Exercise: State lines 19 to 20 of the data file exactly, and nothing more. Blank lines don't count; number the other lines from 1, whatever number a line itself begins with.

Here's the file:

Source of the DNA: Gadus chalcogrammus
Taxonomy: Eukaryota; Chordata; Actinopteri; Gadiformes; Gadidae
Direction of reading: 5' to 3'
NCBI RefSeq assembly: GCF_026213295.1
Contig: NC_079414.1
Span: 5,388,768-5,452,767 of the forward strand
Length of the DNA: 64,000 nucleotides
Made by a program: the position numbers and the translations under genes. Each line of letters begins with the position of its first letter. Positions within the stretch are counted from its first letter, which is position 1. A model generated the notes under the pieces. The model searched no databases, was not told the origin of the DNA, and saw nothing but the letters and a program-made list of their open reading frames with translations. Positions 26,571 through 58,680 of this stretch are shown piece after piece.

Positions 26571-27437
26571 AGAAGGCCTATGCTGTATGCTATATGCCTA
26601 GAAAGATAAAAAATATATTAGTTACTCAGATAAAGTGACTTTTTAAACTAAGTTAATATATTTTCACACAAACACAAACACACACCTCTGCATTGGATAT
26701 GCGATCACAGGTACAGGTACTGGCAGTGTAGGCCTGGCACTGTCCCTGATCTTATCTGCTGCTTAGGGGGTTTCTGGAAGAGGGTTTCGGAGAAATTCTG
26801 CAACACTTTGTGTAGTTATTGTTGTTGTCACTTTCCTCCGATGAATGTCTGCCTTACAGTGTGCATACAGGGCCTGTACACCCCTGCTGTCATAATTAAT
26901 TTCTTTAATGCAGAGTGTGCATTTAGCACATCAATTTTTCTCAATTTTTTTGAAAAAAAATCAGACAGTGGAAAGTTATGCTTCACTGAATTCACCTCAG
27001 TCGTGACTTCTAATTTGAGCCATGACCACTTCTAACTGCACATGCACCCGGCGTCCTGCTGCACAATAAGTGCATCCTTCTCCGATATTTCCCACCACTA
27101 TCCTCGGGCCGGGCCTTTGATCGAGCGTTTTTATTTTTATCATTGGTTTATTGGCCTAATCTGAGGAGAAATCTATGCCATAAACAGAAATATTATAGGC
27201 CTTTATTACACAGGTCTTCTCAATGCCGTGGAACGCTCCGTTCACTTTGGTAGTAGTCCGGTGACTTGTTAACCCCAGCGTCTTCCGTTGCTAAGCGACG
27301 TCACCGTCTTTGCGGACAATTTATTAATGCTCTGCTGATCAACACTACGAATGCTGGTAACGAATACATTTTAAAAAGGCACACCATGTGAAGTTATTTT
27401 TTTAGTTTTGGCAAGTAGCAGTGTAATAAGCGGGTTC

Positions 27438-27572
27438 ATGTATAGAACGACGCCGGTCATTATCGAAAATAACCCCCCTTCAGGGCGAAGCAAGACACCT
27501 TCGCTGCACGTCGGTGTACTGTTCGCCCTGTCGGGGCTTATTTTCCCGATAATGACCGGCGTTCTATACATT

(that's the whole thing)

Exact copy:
27401 TTTAGTTTTGGCAAGTAGCAGTGTAATAAGCGGGTTC

Positions 27438-27572